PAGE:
The mobile monitoring by Ren and Stratton, now on their way to Baltimore, keeps tabs on climate warming greenhouse gas emissions and potentially helps reverse the trend through the sharing of emissions data with policymakers.
Each fresh survey allows Ren and Stratton to assess if the emissions are consistent with previous observations, which is important for climate modeling based on their work. “We’ll be able to couple all of this information to look at the regional outflow of greenhouse gases and pollutants in the Washington, D.C.- Baltimore area,” Stratton said, his gaze fixed on the road.
“We also want to see any changes before and after the air pollution regulations are implemented. That way we can see how effective these measures are in curtailing global warming,” Ren said as they approached the Quarantine Road Sanitary Landfill, a composting facility on Baltimore’s industrial west side.
The methane tracker on Ren’s laptop jumped a few decimal points as the SUV drove around the site. “We’re just getting into the methane plume and we can see methane concentration increase from about 2.17 to about 2.6 parts per million, ” said Ren, adding it’s not a significant increase. Parts per million is commonly used to measure concentration of gases such as methane and carbon dioxide.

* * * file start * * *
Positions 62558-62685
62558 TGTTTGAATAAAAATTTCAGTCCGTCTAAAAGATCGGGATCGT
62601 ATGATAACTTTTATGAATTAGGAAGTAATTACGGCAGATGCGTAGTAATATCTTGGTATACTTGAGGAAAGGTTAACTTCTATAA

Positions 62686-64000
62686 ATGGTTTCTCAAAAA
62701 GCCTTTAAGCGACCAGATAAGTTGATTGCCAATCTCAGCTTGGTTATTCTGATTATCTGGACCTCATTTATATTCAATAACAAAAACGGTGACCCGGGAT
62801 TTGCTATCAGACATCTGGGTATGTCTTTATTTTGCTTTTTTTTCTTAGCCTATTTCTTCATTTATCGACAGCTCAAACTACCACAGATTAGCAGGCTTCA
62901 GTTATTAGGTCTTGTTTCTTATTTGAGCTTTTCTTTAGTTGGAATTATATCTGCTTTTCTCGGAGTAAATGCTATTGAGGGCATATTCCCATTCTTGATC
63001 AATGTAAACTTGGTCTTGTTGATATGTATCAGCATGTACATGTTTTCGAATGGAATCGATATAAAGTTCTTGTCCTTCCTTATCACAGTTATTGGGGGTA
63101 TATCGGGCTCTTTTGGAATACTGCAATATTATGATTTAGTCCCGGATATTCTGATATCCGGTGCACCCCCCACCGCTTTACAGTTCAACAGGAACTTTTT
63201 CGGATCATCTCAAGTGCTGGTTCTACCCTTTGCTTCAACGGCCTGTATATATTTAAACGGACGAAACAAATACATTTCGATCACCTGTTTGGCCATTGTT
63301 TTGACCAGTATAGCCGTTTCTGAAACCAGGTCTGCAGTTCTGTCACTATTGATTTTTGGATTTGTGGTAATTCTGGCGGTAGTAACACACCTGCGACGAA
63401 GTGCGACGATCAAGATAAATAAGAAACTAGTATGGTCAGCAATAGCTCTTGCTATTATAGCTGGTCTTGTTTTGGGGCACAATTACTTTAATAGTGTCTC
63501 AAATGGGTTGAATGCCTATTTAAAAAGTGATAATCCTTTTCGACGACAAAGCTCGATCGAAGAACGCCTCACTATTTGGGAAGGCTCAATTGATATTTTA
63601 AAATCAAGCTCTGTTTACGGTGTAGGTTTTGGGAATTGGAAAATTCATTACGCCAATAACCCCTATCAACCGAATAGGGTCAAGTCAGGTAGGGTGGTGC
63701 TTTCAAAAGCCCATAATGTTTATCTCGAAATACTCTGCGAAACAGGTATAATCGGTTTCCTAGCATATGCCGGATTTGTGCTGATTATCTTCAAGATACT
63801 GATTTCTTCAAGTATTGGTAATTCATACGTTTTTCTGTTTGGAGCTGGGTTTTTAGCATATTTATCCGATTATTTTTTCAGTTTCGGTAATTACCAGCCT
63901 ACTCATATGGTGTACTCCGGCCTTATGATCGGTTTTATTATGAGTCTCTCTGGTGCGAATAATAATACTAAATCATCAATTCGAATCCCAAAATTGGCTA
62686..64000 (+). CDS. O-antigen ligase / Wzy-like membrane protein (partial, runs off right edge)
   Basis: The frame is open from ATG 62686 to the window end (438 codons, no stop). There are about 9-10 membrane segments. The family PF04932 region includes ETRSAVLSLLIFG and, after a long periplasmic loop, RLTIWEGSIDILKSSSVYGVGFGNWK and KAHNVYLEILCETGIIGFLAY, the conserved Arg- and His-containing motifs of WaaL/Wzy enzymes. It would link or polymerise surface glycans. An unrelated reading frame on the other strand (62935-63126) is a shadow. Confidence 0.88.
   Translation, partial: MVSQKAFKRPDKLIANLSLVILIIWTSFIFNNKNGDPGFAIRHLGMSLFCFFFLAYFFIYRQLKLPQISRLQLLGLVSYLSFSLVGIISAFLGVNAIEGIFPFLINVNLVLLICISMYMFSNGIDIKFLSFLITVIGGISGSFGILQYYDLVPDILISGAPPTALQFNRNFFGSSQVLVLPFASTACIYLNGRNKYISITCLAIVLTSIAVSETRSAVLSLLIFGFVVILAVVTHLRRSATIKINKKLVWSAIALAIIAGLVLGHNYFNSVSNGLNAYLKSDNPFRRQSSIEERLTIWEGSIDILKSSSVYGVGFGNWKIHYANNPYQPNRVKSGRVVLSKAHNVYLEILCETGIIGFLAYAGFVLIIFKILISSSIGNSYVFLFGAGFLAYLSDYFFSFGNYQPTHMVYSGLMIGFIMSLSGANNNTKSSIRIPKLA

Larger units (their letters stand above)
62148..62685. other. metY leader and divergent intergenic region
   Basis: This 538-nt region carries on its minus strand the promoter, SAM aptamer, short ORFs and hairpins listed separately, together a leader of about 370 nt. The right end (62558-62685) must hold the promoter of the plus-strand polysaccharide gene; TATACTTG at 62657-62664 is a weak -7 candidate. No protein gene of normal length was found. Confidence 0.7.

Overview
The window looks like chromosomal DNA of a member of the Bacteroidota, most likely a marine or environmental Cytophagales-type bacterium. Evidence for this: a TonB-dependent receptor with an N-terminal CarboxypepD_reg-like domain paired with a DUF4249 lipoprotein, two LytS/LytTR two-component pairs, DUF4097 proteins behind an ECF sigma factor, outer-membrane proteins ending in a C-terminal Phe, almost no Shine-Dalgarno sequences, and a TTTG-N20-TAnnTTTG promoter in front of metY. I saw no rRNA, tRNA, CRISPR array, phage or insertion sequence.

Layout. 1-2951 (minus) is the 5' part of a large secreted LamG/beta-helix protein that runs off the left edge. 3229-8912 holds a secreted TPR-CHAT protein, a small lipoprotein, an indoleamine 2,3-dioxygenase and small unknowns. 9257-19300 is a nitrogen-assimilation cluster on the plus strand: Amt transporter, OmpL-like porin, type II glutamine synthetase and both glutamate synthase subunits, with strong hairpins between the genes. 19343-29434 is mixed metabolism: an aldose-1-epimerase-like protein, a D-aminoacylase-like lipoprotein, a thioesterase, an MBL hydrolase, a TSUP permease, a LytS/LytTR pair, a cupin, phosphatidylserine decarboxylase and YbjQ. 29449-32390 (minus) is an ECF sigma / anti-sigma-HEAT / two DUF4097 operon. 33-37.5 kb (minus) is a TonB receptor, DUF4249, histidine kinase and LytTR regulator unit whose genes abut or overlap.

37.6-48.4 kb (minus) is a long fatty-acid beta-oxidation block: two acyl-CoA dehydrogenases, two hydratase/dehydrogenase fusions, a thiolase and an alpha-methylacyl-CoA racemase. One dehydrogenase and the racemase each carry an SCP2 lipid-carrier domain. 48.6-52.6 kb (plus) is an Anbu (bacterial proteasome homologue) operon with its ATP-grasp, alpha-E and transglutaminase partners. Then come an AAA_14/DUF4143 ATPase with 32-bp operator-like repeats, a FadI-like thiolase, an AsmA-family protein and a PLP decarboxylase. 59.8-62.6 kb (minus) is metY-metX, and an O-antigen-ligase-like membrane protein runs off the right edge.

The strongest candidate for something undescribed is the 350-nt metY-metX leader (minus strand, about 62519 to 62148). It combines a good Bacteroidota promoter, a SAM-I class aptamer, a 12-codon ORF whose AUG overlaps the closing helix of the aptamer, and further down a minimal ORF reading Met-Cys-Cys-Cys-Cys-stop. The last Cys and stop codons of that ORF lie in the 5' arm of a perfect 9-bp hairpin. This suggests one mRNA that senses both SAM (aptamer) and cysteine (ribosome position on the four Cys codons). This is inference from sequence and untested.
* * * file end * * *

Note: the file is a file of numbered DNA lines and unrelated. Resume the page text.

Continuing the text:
He said that another way to tell if a methane leak is coming from natural gas infrastructure or a landfill site is to look for traces of ethane—a greenhouse gas and a key component of natural gas. “Methane is easier to control than carbon dioxide because it leaks from point sources,” Ren said, “which can be controlled by fixing broken gas pipes and by employing effective management practices at landfills.”
He said that their measurements show that landfills have gotten better at managing emissions.
Next stop on the list were the coal piers, roughly a 10-minute drive from the landfill site, located in Curtis Bay next to several other landfills and an incinerator. A 2017 research by Environmental Integrity Project, a national nonprofit, showed the highest asthma hospitalization rates in Curtis Bay and neighboring areas next to a trash incinerator that emitted toxic air pollutants for decades.